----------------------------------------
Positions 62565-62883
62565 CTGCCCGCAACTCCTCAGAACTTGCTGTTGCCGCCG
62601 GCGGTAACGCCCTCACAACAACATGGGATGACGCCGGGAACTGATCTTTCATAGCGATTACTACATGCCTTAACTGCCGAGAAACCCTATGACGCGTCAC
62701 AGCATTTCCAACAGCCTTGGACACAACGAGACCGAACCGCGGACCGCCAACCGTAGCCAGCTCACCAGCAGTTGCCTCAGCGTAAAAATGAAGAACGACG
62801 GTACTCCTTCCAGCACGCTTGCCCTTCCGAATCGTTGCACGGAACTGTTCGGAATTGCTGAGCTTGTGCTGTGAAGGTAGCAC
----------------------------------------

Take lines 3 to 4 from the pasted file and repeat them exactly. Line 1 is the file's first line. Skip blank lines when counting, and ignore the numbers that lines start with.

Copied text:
62601 GCGGTAACGCCCTCACAACAACATGGGATGACGCCGGGAACTGATCTTTCATAGCGATTACTACATGCCTTAACTGCCGAGAAACCCTATGACGCGTCAC
62701 AGCATTTCCAACAGCCTTGGACACAACGAGACCGAACCGCGGACCGCCAACCGTAGCCAGCTCACCAGCAGTTGCCTCAGCGTAAAAATGAAGAACGACG